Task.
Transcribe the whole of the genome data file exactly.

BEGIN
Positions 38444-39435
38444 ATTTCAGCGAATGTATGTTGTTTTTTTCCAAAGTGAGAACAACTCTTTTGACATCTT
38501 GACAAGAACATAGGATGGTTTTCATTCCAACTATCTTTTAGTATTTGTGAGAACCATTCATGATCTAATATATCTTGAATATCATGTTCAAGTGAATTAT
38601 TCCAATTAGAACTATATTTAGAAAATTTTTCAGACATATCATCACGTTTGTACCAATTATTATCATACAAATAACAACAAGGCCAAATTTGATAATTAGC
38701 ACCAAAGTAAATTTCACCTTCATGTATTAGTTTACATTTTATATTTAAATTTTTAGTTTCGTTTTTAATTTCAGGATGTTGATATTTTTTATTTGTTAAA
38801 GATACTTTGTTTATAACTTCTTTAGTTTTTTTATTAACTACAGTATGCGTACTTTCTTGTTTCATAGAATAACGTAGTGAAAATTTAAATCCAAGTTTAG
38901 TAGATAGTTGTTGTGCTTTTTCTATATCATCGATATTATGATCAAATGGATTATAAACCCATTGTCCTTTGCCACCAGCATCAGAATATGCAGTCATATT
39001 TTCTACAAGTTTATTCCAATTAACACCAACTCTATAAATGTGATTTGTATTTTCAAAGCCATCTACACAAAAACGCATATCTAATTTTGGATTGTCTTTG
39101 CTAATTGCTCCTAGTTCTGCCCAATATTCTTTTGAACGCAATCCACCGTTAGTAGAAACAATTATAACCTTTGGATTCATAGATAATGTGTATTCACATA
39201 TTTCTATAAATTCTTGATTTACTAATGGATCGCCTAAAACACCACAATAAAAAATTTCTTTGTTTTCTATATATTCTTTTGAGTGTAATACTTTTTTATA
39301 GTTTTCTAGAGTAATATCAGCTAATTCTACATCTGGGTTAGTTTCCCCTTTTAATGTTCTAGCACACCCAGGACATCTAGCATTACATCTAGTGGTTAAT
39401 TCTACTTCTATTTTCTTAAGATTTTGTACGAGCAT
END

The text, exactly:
Positions 38444-39435
38444 ATTTCAGCGAATGTATGTTGTTTTTTTCCAAAGTGAGAACAACTCTTTTGACATCTT
38501 GACAAGAACATAGGATGGTTTTCATTCCAACTATCTTTTAGTATTTGTGAGAACCATTCATGATCTAATATATCTTGAATATCATGTTCAAGTGAATTAT
38601 TCCAATTAGAACTATATTTAGAAAATTTTTCAGACATATCATCACGTTTGTACCAATTATTATCATACAAATAACAACAAGGCCAAATTTGATAATTAGC
38701 ACCAAAGTAAATTTCACCTTCATGTATTAGTTTACATTTTATATTTAAATTTTTAGTTTCGTTTTTAATTTCAGGATGTTGATATTTTTTATTTGTTAAA
38801 GATACTTTGTTTATAACTTCTTTAGTTTTTTTATTAACTACAGTATGCGTACTTTCTTGTTTCATAGAATAACGTAGTGAAAATTTAAATCCAAGTTTAG
38901 TAGATAGTTGTTGTGCTTTTTCTATATCATCGATATTATGATCAAATGGATTATAAACCCATTGTCCTTTGCCACCAGCATCAGAATATGCAGTCATATT
39001 TTCTACAAGTTTATTCCAATTAACACCAACTCTATAAATGTGATTTGTATTTTCAAAGCCATCTACACAAAAACGCATATCTAATTTTGGATTGTCTTTG
39101 CTAATTGCTCCTAGTTCTGCCCAATATTCTTTTGAACGCAATCCACCGTTAGTAGAAACAATTATAACCTTTGGATTCATAGATAATGTGTATTCACATA
39201 TTTCTATAAATTCTTGATTTACTAATGGATCGCCTAAAACACCACAATAAAAAATTTCTTTGTTTTCTATATATTCTTTTGAGTGTAATACTTTTTTATA
39301 GTTTTCTAGAGTAATATCAGCTAATTCTACATCTGGGTTAGTTTCCCCTTTTAATGTTCTAGCACACCCAGGACATCTAGCATTACATCTAGTGGTTAAT
39401 TCTACTTCTATTTTCTTAAGATTTTGTACGAGCAT